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Evaluation and management of secondary amenorrhea

Corrine K Welt, MD
Robert L Barbieri, MD
Section Editors
William F Crowley, Jr, MD
Mitchell E Geffner, MD
Deputy Editor
Kathryn A Martin, MD


Amenorrhea (absence of menses) can be a transient, intermittent, or permanent condition resulting from dysfunction of the hypothalamus, pituitary, ovaries, uterus, or vagina (table 1 and table 2). It is often classified as either primary (absence of menarche by age 15 years) or secondary (absence of menses for more than three months in girls or women who previously had regular menstrual cycles or six months in girls or women who had irregular menses [1]). Missing a single menstrual period may not be important to assess, but amenorrhea lasting three months or more and oligomenorrhea (fewer than nine menstrual cycles per year or cycle length greater than 35 days) require investigation. The etiologic and diagnostic considerations for oligomenorrhea are the same as for secondary amenorrhea.

The evaluation of secondary amenorrhea and a brief summary of treatment options are reviewed here. The epidemiology and causes of secondary amenorrhea and overviews of primary amenorrhea and abnormal uterine bleeding in adolescents are discussed separately. (See "Epidemiology and causes of secondary amenorrhea" and "Evaluation and management of primary amenorrhea" and "Abnormal uterine bleeding in adolescents: Evaluation and approach to diagnosis".)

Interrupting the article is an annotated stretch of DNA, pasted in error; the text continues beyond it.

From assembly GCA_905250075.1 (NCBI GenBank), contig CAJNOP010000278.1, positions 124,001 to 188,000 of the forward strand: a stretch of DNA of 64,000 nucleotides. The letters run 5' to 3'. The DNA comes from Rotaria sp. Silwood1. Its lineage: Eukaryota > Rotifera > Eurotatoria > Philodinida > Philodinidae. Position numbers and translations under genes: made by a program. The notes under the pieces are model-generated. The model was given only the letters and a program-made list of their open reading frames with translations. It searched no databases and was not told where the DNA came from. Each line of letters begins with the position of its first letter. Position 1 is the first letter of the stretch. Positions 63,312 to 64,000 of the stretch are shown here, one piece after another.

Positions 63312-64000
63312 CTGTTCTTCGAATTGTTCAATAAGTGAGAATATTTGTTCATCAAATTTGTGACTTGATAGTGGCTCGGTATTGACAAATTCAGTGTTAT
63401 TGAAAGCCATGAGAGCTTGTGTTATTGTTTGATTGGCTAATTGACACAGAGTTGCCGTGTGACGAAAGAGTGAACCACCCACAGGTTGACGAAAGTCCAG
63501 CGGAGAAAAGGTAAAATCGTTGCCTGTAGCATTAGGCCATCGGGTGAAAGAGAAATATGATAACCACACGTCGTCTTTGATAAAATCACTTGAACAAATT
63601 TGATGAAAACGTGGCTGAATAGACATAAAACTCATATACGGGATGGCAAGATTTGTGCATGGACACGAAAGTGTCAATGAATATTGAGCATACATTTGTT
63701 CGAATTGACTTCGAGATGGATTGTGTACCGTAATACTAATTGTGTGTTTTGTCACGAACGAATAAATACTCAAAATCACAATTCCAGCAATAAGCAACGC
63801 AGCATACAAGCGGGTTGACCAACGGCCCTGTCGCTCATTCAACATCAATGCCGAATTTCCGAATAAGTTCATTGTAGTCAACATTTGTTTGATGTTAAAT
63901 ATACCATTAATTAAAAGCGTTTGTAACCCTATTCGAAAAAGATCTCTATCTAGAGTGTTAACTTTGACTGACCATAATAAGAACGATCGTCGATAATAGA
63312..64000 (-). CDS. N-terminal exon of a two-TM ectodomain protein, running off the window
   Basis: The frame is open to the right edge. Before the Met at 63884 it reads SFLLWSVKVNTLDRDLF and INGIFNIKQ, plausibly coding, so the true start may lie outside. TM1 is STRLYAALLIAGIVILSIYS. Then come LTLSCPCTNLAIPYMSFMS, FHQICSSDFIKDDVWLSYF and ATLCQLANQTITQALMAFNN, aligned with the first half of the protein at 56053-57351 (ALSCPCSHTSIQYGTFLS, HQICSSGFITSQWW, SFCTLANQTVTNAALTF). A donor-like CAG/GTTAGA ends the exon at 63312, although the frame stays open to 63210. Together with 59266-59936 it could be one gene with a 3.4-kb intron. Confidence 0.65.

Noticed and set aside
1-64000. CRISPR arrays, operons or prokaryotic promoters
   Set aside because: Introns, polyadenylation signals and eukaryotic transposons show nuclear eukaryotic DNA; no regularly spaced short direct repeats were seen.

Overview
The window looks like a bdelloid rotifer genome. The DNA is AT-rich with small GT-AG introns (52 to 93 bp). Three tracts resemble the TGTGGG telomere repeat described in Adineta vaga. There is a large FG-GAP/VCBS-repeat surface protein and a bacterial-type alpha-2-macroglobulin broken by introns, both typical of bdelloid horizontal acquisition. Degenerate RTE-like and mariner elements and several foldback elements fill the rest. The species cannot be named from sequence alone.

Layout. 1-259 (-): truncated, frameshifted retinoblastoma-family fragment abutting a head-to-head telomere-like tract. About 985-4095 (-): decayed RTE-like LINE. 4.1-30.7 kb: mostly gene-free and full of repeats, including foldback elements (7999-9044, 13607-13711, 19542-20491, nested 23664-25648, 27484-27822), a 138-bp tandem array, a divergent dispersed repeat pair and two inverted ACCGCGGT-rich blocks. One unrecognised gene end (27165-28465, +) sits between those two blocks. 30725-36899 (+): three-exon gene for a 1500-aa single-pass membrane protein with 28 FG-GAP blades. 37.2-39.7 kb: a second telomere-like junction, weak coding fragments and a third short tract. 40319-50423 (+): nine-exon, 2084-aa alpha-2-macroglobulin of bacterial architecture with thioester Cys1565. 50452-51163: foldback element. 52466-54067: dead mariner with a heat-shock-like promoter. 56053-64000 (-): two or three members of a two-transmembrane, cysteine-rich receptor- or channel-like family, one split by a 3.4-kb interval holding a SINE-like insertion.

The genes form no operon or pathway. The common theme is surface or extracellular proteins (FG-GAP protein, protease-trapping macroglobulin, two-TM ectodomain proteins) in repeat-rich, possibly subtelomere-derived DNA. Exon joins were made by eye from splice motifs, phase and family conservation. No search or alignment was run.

Once pregnancy has been ruled out, a logical approach to women with either primary or secondary amenorrhea is to consider disorders based upon the levels of control of the menstrual cycle: hypothalamus, pituitary, ovary, and uterus. Determining the site of the defect is important because it determines the appropriate therapeutic regimen. While the most common causes of secondary amenorrhea are likely to be functional hypothalamic amenorrhea or polycystic ovary syndrome (PCOS), disorders with an anatomic or pathologic cause must be ruled out (algorithm 1) [2,3].

Rule out pregnancy — A pregnancy test is recommended as a first step in evaluating any woman with secondary amenorrhea. Measurement of serum beta subunit of human chorionic gonadotropin (hCG) is the most sensitive test. Commercially available home kits for measurement of hCG in urine are improving, but the clinician who suspects pregnancy should order a serum hCG measurement, even if the woman had a negative home test.

History — The woman should be asked about any past medical history, risk factors, or symptoms that might suggest any of the major causes of secondary amenorrhea or oligomenorrhea (algorithm 1 and table 1). The history should include the following questions:


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Literature review current through: Jul 2017. | This topic last updated: Dec 17, 2016.
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